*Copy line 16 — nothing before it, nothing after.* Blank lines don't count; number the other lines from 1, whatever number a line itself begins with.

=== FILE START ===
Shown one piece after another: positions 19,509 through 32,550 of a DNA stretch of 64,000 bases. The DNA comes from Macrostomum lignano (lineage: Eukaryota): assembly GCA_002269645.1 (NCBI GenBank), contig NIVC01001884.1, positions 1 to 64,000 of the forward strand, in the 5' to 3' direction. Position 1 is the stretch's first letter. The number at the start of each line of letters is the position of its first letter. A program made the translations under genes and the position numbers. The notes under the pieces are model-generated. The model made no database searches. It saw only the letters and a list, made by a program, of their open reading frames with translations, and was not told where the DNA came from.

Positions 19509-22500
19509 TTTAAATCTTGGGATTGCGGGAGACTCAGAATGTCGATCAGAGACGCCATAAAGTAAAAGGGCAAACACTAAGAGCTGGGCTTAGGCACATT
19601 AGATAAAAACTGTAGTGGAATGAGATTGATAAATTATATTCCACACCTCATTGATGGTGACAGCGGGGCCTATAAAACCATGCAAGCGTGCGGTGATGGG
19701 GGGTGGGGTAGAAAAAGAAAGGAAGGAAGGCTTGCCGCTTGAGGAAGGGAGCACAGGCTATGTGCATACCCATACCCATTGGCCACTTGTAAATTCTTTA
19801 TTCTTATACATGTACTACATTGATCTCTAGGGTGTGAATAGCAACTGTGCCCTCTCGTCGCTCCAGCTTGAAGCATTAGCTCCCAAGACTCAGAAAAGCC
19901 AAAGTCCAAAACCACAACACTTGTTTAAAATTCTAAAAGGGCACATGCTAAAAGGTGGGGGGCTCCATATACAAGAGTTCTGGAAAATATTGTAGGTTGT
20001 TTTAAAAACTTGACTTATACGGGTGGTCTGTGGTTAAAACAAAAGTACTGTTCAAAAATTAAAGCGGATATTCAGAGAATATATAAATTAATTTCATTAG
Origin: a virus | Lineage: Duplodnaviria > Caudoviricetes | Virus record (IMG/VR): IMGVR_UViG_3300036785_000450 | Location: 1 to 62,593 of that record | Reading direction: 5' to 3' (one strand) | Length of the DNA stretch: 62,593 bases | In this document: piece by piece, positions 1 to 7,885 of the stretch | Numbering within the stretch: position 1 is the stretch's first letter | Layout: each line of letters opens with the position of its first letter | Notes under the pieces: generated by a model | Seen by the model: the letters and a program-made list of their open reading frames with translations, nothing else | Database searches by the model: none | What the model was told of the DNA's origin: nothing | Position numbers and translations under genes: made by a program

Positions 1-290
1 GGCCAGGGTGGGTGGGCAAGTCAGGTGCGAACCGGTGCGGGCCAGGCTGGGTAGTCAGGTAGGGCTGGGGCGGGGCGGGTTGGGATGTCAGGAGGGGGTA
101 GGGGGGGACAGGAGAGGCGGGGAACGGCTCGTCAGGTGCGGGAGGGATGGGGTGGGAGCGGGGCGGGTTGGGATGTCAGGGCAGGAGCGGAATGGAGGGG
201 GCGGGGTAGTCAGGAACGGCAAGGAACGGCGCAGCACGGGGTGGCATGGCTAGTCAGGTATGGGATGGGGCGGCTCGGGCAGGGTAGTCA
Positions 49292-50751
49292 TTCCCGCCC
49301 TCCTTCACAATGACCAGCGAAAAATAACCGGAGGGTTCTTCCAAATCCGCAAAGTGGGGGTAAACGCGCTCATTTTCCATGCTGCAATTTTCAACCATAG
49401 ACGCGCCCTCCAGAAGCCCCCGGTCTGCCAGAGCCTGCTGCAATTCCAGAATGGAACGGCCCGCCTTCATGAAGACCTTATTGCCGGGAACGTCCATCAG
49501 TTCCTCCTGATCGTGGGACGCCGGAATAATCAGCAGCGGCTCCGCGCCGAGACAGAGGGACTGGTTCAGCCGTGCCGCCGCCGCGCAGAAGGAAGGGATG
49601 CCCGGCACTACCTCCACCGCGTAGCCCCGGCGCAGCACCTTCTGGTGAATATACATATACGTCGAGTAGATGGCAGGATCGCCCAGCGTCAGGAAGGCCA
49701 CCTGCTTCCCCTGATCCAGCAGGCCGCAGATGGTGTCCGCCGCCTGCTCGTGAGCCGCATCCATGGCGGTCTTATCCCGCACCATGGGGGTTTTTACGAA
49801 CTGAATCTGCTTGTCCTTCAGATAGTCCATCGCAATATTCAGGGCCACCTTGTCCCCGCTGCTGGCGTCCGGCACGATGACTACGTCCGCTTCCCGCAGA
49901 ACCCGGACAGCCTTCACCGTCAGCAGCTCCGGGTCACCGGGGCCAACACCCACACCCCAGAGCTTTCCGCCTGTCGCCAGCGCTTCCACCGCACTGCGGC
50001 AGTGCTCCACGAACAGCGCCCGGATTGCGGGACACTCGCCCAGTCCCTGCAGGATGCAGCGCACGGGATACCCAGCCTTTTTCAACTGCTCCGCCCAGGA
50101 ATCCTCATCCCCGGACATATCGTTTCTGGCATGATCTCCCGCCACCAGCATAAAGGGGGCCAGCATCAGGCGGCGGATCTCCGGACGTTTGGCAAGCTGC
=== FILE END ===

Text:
49301 TCCTTCACAATGACCAGCGAAAAATAACCGGAGGGTTCTTCCAAATCCGCAAAGTGGGGGTAAACGCGCTCATTTTCCATGCTGCAATTTTCAACCATAG